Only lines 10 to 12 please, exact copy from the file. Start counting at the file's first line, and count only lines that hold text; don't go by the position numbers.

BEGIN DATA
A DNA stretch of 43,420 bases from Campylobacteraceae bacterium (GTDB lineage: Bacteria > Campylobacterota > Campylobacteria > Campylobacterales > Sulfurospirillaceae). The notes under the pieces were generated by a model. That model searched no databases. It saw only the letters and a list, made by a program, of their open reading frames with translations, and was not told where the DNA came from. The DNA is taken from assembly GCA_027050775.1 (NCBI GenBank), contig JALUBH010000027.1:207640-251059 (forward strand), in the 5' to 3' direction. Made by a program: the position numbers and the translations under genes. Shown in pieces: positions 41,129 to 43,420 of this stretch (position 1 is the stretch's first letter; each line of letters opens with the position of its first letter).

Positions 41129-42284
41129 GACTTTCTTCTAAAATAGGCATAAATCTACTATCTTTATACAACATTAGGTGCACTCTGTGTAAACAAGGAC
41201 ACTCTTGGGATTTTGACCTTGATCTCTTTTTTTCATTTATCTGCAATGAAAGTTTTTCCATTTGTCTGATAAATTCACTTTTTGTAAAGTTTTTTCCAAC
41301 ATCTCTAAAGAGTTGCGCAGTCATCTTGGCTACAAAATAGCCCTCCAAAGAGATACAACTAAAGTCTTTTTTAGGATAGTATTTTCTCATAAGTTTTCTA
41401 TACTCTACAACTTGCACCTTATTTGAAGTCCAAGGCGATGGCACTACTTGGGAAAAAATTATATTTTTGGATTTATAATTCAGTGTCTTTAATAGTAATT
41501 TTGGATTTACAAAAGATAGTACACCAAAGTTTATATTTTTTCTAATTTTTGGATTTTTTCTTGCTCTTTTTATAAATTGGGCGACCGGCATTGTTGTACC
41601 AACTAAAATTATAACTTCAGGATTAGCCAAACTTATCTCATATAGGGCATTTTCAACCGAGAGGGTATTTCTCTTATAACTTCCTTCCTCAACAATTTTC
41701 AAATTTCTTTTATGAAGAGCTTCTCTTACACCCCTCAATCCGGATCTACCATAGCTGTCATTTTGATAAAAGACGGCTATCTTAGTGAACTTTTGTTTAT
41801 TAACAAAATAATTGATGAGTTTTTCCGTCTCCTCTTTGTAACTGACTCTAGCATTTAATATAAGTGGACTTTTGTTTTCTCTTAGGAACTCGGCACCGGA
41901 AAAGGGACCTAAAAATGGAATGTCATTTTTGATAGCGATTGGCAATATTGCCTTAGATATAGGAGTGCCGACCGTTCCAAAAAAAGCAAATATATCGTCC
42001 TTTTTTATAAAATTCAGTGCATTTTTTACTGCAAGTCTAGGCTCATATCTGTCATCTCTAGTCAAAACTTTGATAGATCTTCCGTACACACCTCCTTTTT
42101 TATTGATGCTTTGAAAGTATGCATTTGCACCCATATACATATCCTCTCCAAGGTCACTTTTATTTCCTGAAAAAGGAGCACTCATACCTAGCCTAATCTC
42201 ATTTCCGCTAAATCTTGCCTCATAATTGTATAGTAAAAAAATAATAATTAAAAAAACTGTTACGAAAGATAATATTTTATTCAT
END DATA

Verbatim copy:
41801 TAACAAAATAATTGATGAGTTTTTCCGTCTCCTCTTTGTAACTGACTCTAGCATTTAATATAAGTGGACTTTTGTTTTCTCTTAGGAACTCGGCACCGGA
41901 AAAGGGACCTAAAAATGGAATGTCATTTTTGATAGCGATTGGCAATATTGCCTTAGATATAGGAGTGCCGACCGTTCCAAAAAAAGCAAATATATCGTCC
42001 TTTTTTATAAAATTCAGTGCATTTTTTACTGCAAGTCTAGGCTCATATCTGTCATCTCTAGTCAAAACTTTGATAGATCTTCCGTACACACCTCCTTTTT